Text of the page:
Pratt and Whitney engine of crashed USAAF C-47 42-108982, Bleaklow, England.

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C-47 42-108982, near Glossop, Peak District

In Ashton Clough, Bleaklow, Derbyshire.
The C-47 took of on July 24th 1945 from Leicester to Renfrew, Scotland. The pilot, First Lieutenant George L. Johnson, had been warned of bad weather along the flight path up central England, so he decided to take the more direct route and risk the high ground. The rest of the five man crew consisted of co-pilot, First Lieutenant Earl W. Burns; navigator, First Lieutenant Beverly W. Izlar; Crew Chief, Sergeant Theodore R. McCrocklin and the radio operator, Sergeant Francis M. Maloney. There were two passengers, Corporal Grover R. Alexander, USAAF and RAF Leading Aircraftsman J. D. Main. The crashed Dakota was found two days later at 5 o’clock.

The Dakota crashed on James’s Thorn, just metres away from where Lancaster KB993 had crashed a couple of months earlier. All crew members were killed. Much of the wreckage was pushed down the hill and into Ashton Clough, so that passing aircraft would not report it as a new crash.

There is no path in Ashton Clough, and this site is easier to reach by climbing up to it than descending (as I did) from the B29 Superfortress crash site on Higher Shelf Stones.

6 comments on “Pratt and Whitney engine of crashed USAAF C-47 42-108982, Bleaklow, England.
  1. pasujoba says:

    Seen in Military Airplane Crash Sites

    Thank you for sharing

    Ah these are from early on I guess and have been missed by me …all familiar sites 🙂

  2. Ian D B says:

    [http://www.flickr.com/photos/pasujoba44]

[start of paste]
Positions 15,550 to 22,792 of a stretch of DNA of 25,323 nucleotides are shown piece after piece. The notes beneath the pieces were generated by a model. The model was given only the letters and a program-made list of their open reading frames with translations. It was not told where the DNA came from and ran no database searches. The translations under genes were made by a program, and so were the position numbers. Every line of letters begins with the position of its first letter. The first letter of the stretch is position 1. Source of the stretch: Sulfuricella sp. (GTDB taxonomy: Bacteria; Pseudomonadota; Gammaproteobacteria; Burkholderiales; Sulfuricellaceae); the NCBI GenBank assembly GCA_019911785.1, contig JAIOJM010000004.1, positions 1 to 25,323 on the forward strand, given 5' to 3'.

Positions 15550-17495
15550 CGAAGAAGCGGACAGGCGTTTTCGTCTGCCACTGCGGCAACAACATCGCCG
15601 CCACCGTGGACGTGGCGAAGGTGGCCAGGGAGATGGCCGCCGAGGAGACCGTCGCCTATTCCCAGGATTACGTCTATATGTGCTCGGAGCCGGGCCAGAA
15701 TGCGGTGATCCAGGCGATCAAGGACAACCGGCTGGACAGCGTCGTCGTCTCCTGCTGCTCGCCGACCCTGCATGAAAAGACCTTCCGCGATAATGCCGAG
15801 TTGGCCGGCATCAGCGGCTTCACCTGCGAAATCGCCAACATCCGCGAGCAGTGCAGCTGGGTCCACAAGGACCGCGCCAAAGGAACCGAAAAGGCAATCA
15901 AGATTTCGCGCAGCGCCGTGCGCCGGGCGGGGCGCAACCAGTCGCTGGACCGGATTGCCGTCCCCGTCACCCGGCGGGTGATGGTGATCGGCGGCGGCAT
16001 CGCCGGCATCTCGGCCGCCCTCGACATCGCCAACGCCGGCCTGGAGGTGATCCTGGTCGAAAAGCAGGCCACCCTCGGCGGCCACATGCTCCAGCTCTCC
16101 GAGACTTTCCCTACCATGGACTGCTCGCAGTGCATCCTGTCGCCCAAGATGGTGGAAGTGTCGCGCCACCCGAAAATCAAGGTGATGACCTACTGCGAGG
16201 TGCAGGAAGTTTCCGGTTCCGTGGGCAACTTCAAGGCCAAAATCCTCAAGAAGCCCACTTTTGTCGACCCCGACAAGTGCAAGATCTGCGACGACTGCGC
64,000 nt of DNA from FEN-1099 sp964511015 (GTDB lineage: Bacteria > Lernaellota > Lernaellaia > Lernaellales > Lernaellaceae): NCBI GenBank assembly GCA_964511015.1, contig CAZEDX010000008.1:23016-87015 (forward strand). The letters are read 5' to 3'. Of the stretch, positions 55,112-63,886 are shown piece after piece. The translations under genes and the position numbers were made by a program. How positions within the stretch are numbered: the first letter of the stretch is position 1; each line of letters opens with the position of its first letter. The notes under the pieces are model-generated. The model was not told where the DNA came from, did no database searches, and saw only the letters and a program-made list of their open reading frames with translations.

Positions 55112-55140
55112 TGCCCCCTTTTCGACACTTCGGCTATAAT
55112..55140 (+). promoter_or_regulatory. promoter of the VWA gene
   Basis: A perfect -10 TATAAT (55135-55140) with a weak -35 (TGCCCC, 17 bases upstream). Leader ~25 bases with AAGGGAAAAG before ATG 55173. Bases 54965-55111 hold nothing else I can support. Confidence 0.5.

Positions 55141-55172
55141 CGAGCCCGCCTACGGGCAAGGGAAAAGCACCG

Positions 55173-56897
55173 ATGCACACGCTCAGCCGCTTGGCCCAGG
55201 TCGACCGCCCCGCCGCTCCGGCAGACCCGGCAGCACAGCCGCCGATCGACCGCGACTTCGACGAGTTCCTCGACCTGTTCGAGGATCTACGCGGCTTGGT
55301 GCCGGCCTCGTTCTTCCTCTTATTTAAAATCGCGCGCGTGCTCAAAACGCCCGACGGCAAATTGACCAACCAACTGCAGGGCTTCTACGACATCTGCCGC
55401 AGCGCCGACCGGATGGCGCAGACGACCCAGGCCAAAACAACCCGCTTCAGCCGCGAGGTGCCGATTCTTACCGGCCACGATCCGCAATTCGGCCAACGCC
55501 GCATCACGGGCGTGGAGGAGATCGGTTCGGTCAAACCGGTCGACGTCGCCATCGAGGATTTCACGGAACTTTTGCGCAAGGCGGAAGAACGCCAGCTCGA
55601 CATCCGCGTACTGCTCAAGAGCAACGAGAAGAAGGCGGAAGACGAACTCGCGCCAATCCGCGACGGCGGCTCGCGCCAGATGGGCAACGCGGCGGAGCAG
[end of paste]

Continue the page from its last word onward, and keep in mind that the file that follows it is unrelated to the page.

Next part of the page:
This was my first crash sites walk, went to Over Exposed first, then descended Ashton Clough for this. Totally missed the Lanc because I knew nothing of it.

    Most contacts have missed these, hence no comments, I joined Flickr at the same time as I started visiting and photographing crash sites (and only got into advancing my photography techniques from sticking a pair of sunglasses over the lens of a compact camera as a result of this!)

    So when I added these, I didn’t know many people and I also think people were a bit unsure as to how to take them, being such a morbid subject. Certainly I was unsure how people would react, wondered if it was all in dubious taste, you know. Such concerns don’t bother me much now, but I still have a whole bunch of photos from Auschwitz on my drive which I have never added to Flickr. I might take another look at them and bring them out, cheer everyone up a bit….

  3. David Seipel says:

    When we lived in the North, my elder brother took me to a crash site high on the moors above either Glossop or Greenfield (Chew Valley). I would have been about 8 or 9, which makes it around 1948/51. I think it was a civilian plane, and I remember only a baby had survived. We were there about a month afterwards, and my brother brought back some silver coloured fabric, and a torn page of the logbook. How could I trace where/when it was?

  4. David Seipel says:

    Many thanks. I was indeed 9-1/2. Bit young for my brother to drag me there “hiking” from Ashton.
    The number of survivors differs, but then we were only going off rumour. There does seem to have been a baby.
    David

    • Ian D B says:

      I knew the which crash it was immediately from the description of your memory. There’s not much left to see now, but there are a number of crash sites in that area,

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